2020 Economic Outlook
by Scott J. Brown, Ph.D., Chief Economist
The US economy is expected to expand moderately in 2020. Many of the 2019 uncertainties seem likely to continue into the first half of the year, but the downside risks to the growth outlook appear to be less worrisome than they did in the summer. Consumer spending is likely to grow at a moderate pace, supported by job gains and wage growth, but limited by slower growth in the labor force. Business fixed invest- ment is likely to be mixed and somewhat restrained, but we ought to see some general improvement. Federal Reserve (Fed) policy is expected to remain on hold until we get a material change in the economic outlook.
Job growth, while uneven, slowed in 2019, reflecting a tighter job market. Firms continue to report difficulties in finding skilled workers. The unemployment rate fell to a 50-year low. Demo- graphic changes (an aging population, slower growth in the working-age population, reduced immigration) imply that the workforce will grow at about 0.5% per year over the next ten years, slower than in previous decades. Workers are also consumers, so the potential upside on consumer spending growth is likely to be limited (labor force growth of 0.5% plus productivity growth of 1.0- 1.5% gets you a potential GDP growth rate of 1.5-2.0%).
Tight labor markets have led to upward pressure on wages. Over the years, reduced union membership and a greater concentra- tion of large firms have shifted wage bargaining power from workers to businesses. Skilled labor shortages have boosted wage gains for key employees, but firms have also used non-wage incentives to attract and retain workers, including signing bonuses and offering more vacation and other perks. Cost con- tainment remains a key theme for corporate America.
Headwinds On The Horizon
Business fixed investment weakened in 2019. Corporate tax cuts failed to deliver as advertised, and economists were surprised by the degree of the shortfall in business investment. A decrease in energy exploration and problems at Boeing restrained capital spending in 2019 and the halt in the production of the 737 Max will be a drag in the first half of 2020. Trade policy uncertainty and slower global growth, the two negative factors most widely cited across manufacturing industries, may continue to some extent. In contrast to consumer confidence, which has remained elevated, business sentiment weakened in 2019.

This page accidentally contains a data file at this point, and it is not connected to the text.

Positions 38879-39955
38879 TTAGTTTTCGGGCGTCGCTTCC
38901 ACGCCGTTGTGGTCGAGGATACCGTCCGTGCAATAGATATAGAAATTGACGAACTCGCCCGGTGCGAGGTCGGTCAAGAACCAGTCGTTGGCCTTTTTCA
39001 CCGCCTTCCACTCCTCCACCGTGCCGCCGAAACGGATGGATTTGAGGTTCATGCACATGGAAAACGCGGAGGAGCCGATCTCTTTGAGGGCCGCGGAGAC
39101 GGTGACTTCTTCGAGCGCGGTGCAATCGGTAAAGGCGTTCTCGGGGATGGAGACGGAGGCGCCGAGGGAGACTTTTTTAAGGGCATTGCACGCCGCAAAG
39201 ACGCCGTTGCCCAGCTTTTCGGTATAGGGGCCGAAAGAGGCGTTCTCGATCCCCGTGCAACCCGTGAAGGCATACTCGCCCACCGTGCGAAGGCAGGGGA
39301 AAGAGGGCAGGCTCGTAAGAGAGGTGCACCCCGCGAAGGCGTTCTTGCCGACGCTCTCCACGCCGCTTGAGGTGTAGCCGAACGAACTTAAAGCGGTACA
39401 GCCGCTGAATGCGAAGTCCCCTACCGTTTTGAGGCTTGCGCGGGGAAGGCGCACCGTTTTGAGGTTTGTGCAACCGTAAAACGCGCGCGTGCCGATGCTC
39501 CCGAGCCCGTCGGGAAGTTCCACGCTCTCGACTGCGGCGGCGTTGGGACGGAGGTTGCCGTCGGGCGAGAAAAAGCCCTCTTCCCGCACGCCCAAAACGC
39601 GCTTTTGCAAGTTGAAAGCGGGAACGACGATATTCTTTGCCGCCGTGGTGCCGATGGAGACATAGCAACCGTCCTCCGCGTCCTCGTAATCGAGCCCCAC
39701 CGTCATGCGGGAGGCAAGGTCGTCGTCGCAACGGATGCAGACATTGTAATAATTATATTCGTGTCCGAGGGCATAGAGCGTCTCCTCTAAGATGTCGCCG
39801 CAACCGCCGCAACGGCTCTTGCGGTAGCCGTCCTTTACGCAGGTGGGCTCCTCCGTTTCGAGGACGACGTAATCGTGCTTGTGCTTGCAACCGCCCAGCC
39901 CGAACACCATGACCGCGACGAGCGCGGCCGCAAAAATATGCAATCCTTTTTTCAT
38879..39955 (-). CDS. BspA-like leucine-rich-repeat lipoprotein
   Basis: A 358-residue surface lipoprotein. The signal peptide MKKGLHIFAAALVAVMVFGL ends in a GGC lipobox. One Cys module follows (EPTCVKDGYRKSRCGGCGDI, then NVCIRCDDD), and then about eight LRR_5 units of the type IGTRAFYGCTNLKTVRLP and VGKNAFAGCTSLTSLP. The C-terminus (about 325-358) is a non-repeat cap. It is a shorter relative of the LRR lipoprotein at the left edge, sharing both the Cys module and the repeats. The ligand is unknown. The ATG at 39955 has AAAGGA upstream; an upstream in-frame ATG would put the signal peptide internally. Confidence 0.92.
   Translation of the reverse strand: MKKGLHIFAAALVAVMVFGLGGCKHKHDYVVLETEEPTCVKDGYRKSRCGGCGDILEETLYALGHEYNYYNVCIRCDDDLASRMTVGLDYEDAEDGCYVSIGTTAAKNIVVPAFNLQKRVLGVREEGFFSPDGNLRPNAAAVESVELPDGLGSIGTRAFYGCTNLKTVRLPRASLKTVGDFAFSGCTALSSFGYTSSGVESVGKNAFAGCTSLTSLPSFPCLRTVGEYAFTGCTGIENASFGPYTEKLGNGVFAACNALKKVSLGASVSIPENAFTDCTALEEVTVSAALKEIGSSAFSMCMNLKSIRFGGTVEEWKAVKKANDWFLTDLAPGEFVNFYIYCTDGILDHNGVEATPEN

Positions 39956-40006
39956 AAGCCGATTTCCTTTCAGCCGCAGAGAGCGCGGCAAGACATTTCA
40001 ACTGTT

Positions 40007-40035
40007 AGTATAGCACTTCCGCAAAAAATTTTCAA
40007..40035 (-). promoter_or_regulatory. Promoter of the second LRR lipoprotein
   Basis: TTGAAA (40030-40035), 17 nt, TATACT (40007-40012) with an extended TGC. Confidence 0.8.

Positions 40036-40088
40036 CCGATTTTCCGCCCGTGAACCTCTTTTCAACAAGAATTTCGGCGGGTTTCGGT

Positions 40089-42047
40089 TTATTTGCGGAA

While a full trade agreement that rolls back tariffs appears unlikely, there is hope for a truce in trade tensions between the US and China (i.e., an agreement not to escalate). However, there is a danger of a further separation of the world’s two largest econ- omies, and protectionist sentiments have risen around the world. Tariffs raise costs for US consumers and businesses, invite retalia- tion, disrupt supply chains, and undermine business investment. Moreover, the administration has weakened the World Trade Organization, the arbiter of global trade disputes. Ahead of the 2020 election, there ought to be incentive for President Trump to put trade issues behind him. However, bashing China (and others) on trade plays to his base, and some of the Democratic con- tenders have adopted similar anti-China rhetoric.
Recession Odds: From Rising To Retreating
A simple yield curve model of recession suggests about a 25% chance of a downturn within the next 12 months, down from 40% in August, but still a little too high for comfort. The main risk is that the factors that have restrained capital spending will worsen, leading to reduced hiring and increased layoffs, but there are cur- rently few signs of a deterioration in labor market conditions. Consumer debt appears manageable, but business debt has risen significantly (especially for those with greater credit risk, which could make a downturn worse). Investors should focus on corpo- rate layoff intentions and job offerings, two early indicators of labor market conditions.
It is a presidential election year, so political uncertainty will be a factor in 2020. The Democratic platform is expected to center on universal healthcare, climate change, income inequality, tax policy, and antitrust/monopoly regulation – any of which would have repercussions for certain corners of the financial markets. Over the course of the year, investors may begin to fear change in Washington, but it is unlikely that the Democrats will gain a 60-seat super-majority in the Senate, making it extremely difficult to raise taxes or to shift the regulatory environment significantly.